ST. GEORGE – Disturbances felt by Southern Utahns and surrounding areas over the past week, including thunder-like rumbles and booms, shaking of structures, and the like, are attributable to realistic combat training called Red Flag exercises currently taking place out of Nellis Air Force Base in southern Nevada.
The increase in military aircraft activity began Jan. 27 and runs through Feb. 14 for Red Flag 14-1. Red Flag 14-2 will take place from March 3-14.
Red Flag is a realistic combat training exercise involving the air, space, and cyber forces of the United States and its allies. The exercise is hosted north of Las Vegas on the Nevada Test and Training Range –the U.S. Air Force’s premier military training area with more than 15,000 square miles of airspace and 2.9 million acres of land. With 1,900 possible targets, realistic threat systems and an opposing enemy force that cannot be replicated anywhere else in the world, Nellis AFB and the Nevada Test and Training Range are the home of a simulated battlefield, providing combat air forces with the ability to train to fight together in a peacetime environment, and to survive and win together.
The 414th Combat Training Squadron is responsible for executing Red Flag. The exercise is one out of a series of advanced training programs administered at Nellis AFB and on the Nevada Test and Training Range by organizations assigned to the U.S. Air Force Warfare Center.
More than 125 aircraft are scheduled to depart Nellis twice a day and aircraft may remain in the air for up to five hours. Flying times are scheduled to accommodate other flying missions at Nellis AFB and provide Red Flag participants with valuable training in planning and executing a wide variety of combat missions.
According to a statement from Nellis, the Red Flag 14-1 exercise include U.S. forces and aircraft from:
– 1st Fighter Wing, 27th Fighter Squadron, F-22As, Langley AFB, Va.
– 20th Fighter Wing, 55th Fighter Squadron, F-16CMs, Shaw AFB, S.C.
– 55th Electronic Group, 43rd Electronic Combat Squadron, EC-130s, Davis-Monthan AFB, Ariz.
– Carrier Air Wing 17, Electronic Attack Squadron 132, EA-18G, Naval Air Station Whidbey Island, Wash.
– 2nd Marine Aircraft Wing, Marine Tactical Electronic Warfare Squadron 4, EA-6B, Marine Corps Air Station, Cherry Point, N.C.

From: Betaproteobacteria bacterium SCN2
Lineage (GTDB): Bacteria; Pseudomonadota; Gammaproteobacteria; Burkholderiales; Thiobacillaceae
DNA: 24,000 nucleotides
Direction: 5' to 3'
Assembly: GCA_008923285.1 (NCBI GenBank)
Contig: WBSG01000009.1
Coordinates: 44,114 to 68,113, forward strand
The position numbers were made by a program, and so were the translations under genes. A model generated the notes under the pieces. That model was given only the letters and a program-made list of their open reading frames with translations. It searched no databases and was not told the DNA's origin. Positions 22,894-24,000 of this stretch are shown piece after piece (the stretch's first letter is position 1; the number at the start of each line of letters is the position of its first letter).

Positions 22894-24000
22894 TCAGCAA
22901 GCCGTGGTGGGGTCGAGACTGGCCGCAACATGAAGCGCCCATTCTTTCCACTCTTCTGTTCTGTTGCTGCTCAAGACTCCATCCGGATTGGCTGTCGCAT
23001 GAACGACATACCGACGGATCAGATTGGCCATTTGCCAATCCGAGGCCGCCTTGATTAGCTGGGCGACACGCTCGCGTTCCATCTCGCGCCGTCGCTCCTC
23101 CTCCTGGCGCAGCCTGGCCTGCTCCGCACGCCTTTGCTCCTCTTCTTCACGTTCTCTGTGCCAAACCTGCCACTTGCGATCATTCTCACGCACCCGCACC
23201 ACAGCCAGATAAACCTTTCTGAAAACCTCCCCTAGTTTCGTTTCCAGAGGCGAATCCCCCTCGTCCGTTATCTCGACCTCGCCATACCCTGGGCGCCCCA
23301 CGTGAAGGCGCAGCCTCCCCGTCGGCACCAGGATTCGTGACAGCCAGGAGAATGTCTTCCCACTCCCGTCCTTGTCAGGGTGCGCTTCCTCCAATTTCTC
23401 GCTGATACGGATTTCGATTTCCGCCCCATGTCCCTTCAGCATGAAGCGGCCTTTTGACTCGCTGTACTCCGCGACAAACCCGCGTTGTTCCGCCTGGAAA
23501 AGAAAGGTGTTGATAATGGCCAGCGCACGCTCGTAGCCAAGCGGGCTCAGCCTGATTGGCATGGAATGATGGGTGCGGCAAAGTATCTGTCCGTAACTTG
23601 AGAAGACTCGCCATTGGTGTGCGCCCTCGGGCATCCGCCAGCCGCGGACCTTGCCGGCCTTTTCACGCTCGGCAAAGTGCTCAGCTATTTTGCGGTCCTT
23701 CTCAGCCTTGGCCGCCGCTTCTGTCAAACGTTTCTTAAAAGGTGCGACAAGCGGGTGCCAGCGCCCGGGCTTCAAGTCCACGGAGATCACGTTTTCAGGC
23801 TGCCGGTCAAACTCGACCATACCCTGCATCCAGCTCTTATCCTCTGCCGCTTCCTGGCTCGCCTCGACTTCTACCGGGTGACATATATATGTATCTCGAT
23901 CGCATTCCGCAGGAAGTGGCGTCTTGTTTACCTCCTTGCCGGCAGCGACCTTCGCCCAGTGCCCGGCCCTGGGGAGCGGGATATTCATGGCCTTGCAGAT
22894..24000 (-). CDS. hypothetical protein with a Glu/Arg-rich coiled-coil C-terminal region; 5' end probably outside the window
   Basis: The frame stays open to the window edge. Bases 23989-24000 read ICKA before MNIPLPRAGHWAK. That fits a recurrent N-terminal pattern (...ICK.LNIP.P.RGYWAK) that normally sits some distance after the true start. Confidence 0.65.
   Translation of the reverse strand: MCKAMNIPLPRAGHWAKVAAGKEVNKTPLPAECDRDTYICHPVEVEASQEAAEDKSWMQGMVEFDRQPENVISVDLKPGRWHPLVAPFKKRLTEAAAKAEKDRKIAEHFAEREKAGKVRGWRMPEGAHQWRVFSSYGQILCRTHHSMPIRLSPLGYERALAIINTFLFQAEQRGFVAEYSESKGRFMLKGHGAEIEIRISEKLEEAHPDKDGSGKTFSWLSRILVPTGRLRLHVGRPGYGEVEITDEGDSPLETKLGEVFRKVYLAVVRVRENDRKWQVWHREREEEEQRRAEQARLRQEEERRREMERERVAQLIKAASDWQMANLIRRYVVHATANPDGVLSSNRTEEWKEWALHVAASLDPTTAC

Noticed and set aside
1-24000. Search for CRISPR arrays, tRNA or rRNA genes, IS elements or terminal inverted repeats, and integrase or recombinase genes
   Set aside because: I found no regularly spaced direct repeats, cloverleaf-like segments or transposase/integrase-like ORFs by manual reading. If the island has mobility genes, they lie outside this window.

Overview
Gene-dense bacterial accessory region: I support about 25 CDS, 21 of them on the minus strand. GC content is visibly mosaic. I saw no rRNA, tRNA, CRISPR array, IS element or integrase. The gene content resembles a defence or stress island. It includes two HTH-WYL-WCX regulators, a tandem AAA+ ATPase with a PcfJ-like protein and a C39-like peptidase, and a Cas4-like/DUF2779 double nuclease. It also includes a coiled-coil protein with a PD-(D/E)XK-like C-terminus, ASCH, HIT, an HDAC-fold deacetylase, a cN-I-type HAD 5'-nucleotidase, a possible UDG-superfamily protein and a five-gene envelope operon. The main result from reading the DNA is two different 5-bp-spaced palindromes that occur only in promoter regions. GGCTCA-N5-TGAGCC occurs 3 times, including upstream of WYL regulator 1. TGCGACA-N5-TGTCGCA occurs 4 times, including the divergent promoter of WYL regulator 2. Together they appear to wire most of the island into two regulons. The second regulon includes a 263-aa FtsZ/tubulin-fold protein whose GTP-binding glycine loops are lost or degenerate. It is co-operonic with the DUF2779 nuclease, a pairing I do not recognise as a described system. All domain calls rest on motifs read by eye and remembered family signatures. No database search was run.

– 509th Bomb Wing, 13th Bomb Squadron, B-2s, Whiteman AFB, MO.
– 366th Fighter Wing, 391st Fighter Squadron, F-15E, Mountain Home AFB, Idaho.
– 140th Fighter Wing, 120th Fighter Squadron, F-16C, Buckley AFB, Colo.
– 3rd Marine Aircraft Wing, Marine Fighter Attack Squadron 314, F/A-18, Marine Corps Air Station, Miramar, Calif.
– 116th Air Control Wing, 16th Airborne Command and Control Squadron, E-8s, Robins AFB, Ga.
– 55th Wing, 38th Reconnaissance Squadron, RC-135s, Offutt AFB, Neb.
– Patrol and Reconnaissance Wing, Fleet Air Reconnaissance Squadron 1, EP-3C, NAS Whidbey Island, Wash.
– Patrol and Reconnaissance Wing Ten, Patrol Squadron 40, P-3C, NAS Whidbey Island Wash.
– 23rd Wing, 41st Rescue Squadron, HH-60s, Davis-Monthan AFB, Ariz.
– 23rd Wing, 71st Rescue Squadron, HC-130Js, Davis-Monthan AFB, Ariz.
– 92nd Air Refueling Wing, Red Flag Tanker Task Force, KC-135s, Fairchild AFB, Wash.
– 552nd Air Control Wing, 964th Airborne Air Control Squadron, E-3s, Tinker AFB, Okla.
– 57th Wing, 64th Aggressor Squadron, F-16Cs, Nellis AFB, Nev.
– 57th Wing, 65th Aggressor Squadron, F-15Cs, Nellis AFB, Nev.
In addition to U.S. aircraft, the Royal Australian Air Force, flying an E-7 and F-18s, and the Royal Air Force of the United Kingdom, flying Typhoons, GR-4 Tornados, and an E-3D are participating in Red Flag 14-1.
In March, aircraft will again converge at Nellis for Red Flag 14-2 exercises. As well as aircraft from around the U.S., U.S. aircraft from Japan and Germany will participate, as well as representation and aircraft from the Belgian air force, the Royal Danish Air Force and the Royal Saudi Air Force.
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